Sunday, September 19, 2010

In the Swing of Things

It feels like I'm starting to get into a little bit of a routine after being here for only a month. It feels like a lot longer. Everyday there are new things to take in. Last Saturday I was walking to the Saturday market with my Nanay (host mom), and there was a god awful screaming sound coming from a block away. What ever the creature was experience must have been horrible. I we got closer to the sound. It was a pig with a prison shank stuck in it's throat and 3 grown Filipinos holding it up while it bled to death. Nanay and I walked on and the pig kept screaming.
Once we were at the market Nanay led me around the market telling me what different things were. behind my back she would put her hand up by her mouth and whisper "Peace Corps" while pointing at me explaining to the people who were talking to her. If there has been one unforgettable experience in Palo so far it's been going to the market. There is everything from used clothing, hand-made machetes, fruits and vegetables (prutas ngan utan), weird chunks of meat that have been deep fried to hide their identity. They all taste the same. The several city blocks that the market consumes are covered in blue tarps to help keep people out of the sun. The best time of day to go to the market is around 5 in the morning. The meat is still fresh, and it's cooler out.
On the way home from the market, we walked by the pig scene, and in the 20 minutes that we spent walking around was long enough to clean the pig and shove a bamboo pole through it's body. They will then put this pig over a deep concrete pit with a fire in the bottom, and roll the pig back and forth for a few hours until the pig is done. When it's ordered at a street vendors or at a fiesta it's called lechon.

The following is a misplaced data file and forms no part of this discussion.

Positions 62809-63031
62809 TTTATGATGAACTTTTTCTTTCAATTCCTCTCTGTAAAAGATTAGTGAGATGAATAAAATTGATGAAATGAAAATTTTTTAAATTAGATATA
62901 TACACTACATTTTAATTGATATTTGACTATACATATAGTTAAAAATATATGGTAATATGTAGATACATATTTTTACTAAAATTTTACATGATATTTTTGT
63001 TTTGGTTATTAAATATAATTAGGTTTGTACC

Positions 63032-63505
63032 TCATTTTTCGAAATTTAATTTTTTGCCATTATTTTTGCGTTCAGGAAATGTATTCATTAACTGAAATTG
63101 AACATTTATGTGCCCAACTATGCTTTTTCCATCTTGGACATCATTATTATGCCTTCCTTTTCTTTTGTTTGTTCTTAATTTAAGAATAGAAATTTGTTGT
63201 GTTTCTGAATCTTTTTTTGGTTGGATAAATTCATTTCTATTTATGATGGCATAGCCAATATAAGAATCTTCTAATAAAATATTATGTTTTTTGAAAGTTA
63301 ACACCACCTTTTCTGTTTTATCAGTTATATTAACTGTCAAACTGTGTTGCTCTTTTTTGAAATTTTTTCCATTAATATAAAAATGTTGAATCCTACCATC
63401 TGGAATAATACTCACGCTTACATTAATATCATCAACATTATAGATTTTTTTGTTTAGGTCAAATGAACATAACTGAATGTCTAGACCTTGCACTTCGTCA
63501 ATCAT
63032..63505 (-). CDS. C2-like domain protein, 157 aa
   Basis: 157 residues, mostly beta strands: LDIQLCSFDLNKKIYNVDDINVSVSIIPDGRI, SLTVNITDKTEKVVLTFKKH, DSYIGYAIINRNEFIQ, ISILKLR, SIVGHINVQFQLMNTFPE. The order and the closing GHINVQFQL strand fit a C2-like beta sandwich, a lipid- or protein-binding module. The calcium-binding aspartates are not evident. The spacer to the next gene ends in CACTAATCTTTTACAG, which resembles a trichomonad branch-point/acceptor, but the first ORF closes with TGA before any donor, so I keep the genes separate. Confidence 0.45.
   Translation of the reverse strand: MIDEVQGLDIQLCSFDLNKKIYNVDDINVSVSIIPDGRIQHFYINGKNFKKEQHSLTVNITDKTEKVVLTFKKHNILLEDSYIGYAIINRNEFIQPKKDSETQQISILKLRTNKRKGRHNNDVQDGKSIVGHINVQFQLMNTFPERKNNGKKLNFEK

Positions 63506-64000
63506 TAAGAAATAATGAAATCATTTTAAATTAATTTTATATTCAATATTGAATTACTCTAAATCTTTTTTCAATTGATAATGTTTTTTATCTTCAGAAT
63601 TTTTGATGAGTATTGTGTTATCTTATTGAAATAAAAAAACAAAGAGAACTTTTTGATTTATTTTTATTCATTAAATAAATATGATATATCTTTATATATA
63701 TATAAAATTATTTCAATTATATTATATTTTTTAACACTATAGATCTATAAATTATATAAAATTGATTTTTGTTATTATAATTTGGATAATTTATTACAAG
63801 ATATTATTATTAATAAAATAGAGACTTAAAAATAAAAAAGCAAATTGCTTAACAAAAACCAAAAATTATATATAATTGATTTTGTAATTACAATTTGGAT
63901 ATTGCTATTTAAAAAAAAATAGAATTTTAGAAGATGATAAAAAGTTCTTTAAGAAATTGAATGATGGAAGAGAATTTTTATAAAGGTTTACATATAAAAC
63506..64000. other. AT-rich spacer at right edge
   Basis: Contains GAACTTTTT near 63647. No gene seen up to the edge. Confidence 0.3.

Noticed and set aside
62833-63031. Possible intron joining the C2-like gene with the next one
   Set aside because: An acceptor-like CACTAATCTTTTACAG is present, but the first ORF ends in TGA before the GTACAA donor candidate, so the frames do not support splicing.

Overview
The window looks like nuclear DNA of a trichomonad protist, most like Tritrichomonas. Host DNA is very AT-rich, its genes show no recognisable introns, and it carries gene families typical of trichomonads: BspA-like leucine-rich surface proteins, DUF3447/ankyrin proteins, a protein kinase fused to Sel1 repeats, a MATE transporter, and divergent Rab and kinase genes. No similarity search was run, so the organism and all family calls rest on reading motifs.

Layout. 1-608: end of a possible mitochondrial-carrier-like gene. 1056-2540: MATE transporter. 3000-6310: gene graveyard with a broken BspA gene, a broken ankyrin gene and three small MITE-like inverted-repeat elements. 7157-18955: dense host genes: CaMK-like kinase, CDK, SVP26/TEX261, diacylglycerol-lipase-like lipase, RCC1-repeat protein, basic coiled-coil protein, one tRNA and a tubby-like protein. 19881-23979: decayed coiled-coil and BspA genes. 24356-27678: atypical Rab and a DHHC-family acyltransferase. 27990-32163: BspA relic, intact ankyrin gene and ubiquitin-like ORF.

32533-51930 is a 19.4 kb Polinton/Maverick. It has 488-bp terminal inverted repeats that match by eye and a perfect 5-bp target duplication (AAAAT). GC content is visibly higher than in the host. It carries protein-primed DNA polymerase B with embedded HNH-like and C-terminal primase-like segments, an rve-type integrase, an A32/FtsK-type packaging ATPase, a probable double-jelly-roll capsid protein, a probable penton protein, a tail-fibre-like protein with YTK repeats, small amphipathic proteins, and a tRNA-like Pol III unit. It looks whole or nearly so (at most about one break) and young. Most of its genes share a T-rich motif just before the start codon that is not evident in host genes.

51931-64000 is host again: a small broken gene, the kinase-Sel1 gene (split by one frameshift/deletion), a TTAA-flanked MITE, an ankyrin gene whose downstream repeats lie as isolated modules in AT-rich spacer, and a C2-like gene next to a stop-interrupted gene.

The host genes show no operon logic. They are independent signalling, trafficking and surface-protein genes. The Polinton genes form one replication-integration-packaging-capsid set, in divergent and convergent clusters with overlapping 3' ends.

My week days are filled up with language training and technical training. The language training is fun but challenging. I bought some envelopes the other day using the native language, and felt pretty proud of myself. Technical training is what it is. and that's all I have to say about that. The last couple of weeks I've been teaching twice a week in a 6th grade class. There are about 42 students in the class on a full day. The students have great handwriting and there English is impressive. We have a great time together. I've really been enjoying my time with them. I look forward to being with children on a daily basis.
Back to the food scene. It's easy to find things to eat that aren't "normal" Last week I ate belut. Balut is a duck egg that has been boiled a couple of days before it's due to hatch. Inside the egg, is a little duckie. It tastes a lot better than it sounds. A little salt and Tobasco will make anything taste like salt and Tobasco! I also ate a century egg. This is an egg that has been covered in salt, then clay, then horse manure, then buried in the ground for a month. After a month it is finally rotten enough to eat. The whites are brown and the yolk is grey. It tastes like a yummy salted hard boiled egg. Just takes longer to get, and it's covered in horse poo.